3. Allow Yourself to Enjoy Your Job

If you are a mother that works outside of your home and away from your children, you may feel what is called “Working Mom Guilt“.

You know what? It’s okay to like your job. It’s also okay to see your job as an escape from your kids and your family.

Ultimately, your kids are going to be fine without your 24-7 presence. In fact, spending time away from you (even if it’s with other adults) will help your little ones develop independence as well as a sense of self.

Without you, they can navigate how to make decisions without your input. They will also discover their own individual preferences and interests.

And, at the end of the day (literally), you will still have plenty of time to spend with your children.

4. Know the Difference Between Failing and Failure

I’m sure you have experienced a mom-fail at some point in motherhood. It’s so easy to attribute these moments to being a “failure”.

If you are taking care of your child and their needs, you are not a mom failure. The important thing is to distinguish between “failure” and “failing”.

Making mistakes is failing but you can always learn from your mistakes. When you fail, or make a mistake, you need to acknowledge it, learn from it and move on.

And, as long as it’s not the end of the world or your child is harmed, you are allowed to laugh about it.

5. Stop Comparing Yourself to Other Moms

You can’t use other mothers as a basis of comparison for your own mothering skills. What you see and what happens behind closed doors are often two very different things.

I’ll let you in on a little secret: You are on par with the realities of other moms.

All moms make mistakes. I bet even Beyoncé (or her nanny) has put a diaper on backwards at least once.

That calm and collected mom you see dealing with her toddler’s temper tantrum in the grocery store probably loses her mind when she’s at home.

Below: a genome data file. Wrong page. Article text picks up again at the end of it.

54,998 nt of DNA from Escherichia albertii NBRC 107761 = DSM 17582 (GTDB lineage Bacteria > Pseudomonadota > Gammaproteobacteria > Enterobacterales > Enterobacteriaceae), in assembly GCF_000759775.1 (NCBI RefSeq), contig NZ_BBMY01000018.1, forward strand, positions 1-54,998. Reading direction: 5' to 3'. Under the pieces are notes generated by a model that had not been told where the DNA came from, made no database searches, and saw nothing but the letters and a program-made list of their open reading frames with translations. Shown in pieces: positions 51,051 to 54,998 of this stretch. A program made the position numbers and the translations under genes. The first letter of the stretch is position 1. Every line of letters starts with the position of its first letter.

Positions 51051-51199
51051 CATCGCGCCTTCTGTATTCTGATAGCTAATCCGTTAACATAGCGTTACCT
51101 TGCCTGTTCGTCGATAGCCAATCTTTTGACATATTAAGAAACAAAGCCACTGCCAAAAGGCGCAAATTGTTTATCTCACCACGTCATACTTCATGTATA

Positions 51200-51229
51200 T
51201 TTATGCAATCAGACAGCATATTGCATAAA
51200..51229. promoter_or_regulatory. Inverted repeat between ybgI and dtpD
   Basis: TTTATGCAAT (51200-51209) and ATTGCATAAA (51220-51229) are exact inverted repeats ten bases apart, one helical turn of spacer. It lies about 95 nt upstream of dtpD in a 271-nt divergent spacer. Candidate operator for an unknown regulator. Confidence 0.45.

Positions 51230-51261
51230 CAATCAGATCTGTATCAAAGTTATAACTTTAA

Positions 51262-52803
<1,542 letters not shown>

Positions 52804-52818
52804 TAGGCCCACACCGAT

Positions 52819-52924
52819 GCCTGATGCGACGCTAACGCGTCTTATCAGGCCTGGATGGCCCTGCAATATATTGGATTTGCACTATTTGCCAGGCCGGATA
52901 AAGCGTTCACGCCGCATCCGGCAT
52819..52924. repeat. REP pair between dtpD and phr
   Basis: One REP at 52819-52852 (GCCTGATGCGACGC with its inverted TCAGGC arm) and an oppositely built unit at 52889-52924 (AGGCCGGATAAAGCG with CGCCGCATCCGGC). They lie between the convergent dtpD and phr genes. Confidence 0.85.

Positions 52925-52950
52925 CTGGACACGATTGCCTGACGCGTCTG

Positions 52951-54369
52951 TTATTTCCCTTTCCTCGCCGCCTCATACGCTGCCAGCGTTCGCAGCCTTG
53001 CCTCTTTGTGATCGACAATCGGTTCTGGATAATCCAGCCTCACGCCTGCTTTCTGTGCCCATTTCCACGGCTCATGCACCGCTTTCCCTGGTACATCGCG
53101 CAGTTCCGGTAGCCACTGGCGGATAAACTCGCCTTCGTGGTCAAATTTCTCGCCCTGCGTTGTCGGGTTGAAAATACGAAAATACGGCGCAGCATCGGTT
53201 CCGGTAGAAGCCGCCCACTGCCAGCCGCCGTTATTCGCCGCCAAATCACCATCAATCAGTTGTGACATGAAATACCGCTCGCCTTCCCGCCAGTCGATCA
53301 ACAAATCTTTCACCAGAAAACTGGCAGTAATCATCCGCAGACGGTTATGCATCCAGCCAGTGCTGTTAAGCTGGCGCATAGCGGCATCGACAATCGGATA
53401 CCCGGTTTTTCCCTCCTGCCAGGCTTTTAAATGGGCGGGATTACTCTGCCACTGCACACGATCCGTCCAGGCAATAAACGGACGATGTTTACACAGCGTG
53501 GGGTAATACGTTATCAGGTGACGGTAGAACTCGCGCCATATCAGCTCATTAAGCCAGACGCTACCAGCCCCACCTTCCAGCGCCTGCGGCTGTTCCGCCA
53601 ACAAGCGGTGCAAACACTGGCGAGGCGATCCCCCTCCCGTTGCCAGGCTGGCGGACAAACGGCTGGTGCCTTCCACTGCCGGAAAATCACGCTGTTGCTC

Unless you are privy to the intimate lives of these other mothers, you are essentially comparing apples to oranges.

Instead of judging your own mom skills against the skills of other moms, take a look at your life and your children.

Are they healthy? Are they happy? Yes?

Then you are doing a great job.

6. Let Yourself By Selfish (It’s Okay!)

That sharp breath you just drew in because of that statement – go ahead and let it out.

Selfishness exists on a spectrum, with complete selfishness on one end and selflessness on the other.

You don’t want to be either but you do want to find a balance between the two. That means that instead of giving yourself up completely and totally for your children, you are allowed to do things for yourself, too.

You can’t pour from an empty cup, which means you cannot take care of others if you don’t take care of yourself.

How can you be emotionally and physically available for your children if you don’t prioritize your own self care? 

7. Set Boundaries

Ah, the infamous “Yes Mom”. That mother that feels they must agree to everything asked of them or else they feel guilty for not helping out or being supportive.

Constantly saying “yes” to what of asked of you in order to stave off guilt is going to lead to overwhelm and burnout.

I like to think of my life like a plate. My needs and the needs of my daughter have permanent residence on my plate – they cannot be removed.

Everything else can, so when I feel like my plate is getting full, I dump the stuff that is not a priority in my life.

And if that means saying “no”, then I say “no”.

You are allowed to set boundaries in your life without feeling bad. Whenever you feel that things are getting too busy and hectic, step back and focus on taking care of you and yours.

8. Remember That You Are the Your Child’s Best Mom

There is no one else on this planet that can take care of, or love, your children like you do.

You know them better than anyone else and are in tune to their needs.

It doesn’t matter how other mothers do it. You can do it best for your child.

Stop Feeling Guilty, Mama

There’s no reason any good mother should feel guilty. As long as your children are receiving love and care, there is nothing to feel bad about.

There’s also nothing wrong for reaching out for help when you’re not sure what to do. Seeking advice and support does not portray you as a subpar mother.

So you keep doing you, boo. Keep doing the awesome job you’re doing of loving and caring for your little ones.

And don’t let the world tell you any different.

Leave a Reply


I love this! I have had to really work on not comparing myself to other moms. Social media makes it SO easy to do! Thank you for the tips 🙂Reply to Alexis
It’s hard to turn a blind eye to other moms on social media who *seem* to have it together. Every time I see one of those happy and perfect pictures, I imagine that child having a huge and explosive meltdown. Brings me back to reality a bit. 🙂Reply to Chelsy
Amazing post. Thanks for sharing this with us. Keep posted.Reply to Maria